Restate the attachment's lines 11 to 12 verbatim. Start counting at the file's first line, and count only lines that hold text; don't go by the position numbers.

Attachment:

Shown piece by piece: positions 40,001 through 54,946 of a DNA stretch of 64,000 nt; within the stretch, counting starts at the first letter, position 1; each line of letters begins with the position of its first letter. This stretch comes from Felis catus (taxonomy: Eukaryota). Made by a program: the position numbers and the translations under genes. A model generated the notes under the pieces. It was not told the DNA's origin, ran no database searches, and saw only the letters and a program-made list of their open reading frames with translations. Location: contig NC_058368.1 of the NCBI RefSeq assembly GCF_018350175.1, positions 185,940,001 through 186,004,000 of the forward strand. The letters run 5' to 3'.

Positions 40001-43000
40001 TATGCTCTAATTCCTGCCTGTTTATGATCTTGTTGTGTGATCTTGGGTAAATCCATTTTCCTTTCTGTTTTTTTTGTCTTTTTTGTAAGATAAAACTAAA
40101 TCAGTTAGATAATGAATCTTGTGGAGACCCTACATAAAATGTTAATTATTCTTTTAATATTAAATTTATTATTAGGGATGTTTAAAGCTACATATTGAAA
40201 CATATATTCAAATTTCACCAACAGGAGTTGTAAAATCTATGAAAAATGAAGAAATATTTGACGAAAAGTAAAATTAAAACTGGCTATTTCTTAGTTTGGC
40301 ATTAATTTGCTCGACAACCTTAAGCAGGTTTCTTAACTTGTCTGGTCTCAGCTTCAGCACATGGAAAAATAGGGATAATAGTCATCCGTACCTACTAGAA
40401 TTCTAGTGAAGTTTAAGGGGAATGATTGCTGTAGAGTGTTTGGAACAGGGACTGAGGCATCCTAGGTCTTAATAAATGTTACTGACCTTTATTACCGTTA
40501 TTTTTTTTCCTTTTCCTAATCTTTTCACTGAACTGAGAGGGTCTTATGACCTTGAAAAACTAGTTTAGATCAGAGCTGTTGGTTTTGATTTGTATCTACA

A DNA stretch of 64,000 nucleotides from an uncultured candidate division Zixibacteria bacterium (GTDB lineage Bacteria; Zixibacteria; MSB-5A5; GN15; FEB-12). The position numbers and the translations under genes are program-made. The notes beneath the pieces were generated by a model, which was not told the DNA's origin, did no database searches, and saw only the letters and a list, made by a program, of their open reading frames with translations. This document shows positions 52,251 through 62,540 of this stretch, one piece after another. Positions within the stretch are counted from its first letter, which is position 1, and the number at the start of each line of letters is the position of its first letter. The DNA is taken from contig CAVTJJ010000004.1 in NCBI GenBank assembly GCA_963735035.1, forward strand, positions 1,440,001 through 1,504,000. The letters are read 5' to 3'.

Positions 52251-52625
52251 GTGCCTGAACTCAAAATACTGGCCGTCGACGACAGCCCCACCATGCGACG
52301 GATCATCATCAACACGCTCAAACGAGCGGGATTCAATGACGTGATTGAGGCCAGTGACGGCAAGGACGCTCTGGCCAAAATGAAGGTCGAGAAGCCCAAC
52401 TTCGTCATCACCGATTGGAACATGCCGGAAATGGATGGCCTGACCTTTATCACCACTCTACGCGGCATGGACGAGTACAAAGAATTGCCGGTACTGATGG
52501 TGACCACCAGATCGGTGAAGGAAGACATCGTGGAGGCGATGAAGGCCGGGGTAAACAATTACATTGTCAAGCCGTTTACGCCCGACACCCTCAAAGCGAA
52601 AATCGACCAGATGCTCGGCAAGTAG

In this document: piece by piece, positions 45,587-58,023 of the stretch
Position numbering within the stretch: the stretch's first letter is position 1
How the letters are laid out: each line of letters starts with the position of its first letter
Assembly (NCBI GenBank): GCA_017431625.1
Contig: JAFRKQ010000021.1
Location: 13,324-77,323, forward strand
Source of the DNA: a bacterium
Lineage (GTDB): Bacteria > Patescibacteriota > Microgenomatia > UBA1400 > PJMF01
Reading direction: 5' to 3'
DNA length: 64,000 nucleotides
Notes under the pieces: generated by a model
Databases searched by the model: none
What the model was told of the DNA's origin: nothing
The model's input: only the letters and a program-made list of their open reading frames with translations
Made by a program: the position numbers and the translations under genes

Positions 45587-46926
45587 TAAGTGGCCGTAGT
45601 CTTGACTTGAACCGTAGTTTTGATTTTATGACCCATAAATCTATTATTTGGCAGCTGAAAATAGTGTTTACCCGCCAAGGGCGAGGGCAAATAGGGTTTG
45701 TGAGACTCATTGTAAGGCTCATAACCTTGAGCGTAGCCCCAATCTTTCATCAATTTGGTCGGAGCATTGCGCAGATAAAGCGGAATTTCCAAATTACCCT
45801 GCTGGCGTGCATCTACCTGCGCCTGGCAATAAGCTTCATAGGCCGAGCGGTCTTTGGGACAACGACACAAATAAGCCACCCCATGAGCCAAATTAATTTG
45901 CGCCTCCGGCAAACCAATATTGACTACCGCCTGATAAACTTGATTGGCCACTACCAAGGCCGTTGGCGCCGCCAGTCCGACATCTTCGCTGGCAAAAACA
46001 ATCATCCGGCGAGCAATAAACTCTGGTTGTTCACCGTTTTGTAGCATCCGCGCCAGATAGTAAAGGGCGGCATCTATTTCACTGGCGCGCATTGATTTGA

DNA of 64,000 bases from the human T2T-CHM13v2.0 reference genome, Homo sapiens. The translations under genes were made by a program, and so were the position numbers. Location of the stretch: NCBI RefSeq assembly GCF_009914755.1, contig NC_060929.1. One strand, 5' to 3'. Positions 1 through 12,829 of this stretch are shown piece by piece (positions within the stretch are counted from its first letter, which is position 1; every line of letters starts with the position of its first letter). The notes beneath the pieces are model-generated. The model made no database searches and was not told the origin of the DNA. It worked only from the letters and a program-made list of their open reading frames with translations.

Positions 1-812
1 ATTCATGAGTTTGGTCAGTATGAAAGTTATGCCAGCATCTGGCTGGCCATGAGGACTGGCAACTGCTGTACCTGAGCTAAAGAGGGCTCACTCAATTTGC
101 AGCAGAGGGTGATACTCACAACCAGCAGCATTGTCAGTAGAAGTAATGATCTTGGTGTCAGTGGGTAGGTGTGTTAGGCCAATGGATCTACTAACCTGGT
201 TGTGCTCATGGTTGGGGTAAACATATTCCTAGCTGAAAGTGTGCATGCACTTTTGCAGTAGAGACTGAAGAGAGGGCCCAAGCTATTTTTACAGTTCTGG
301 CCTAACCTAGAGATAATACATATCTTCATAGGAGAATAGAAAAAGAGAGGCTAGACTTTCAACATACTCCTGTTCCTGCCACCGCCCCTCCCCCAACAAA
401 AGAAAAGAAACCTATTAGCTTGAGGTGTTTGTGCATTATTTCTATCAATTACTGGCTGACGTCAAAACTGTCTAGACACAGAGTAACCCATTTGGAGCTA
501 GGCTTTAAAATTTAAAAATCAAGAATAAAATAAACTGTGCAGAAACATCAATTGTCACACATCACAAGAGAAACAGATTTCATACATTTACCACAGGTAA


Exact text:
52251 GTGCCTGAACTCAAAATACTGGCCGTCGACGACAGCCCCACCATGCGACG
52301 GATCATCATCAACACGCTCAAACGAGCGGGATTCAATGACGTGATTGAGGCCAGTGACGGCAAGGACGCTCTGGCCAAAATGAAGGTCGAGAAGCCCAAC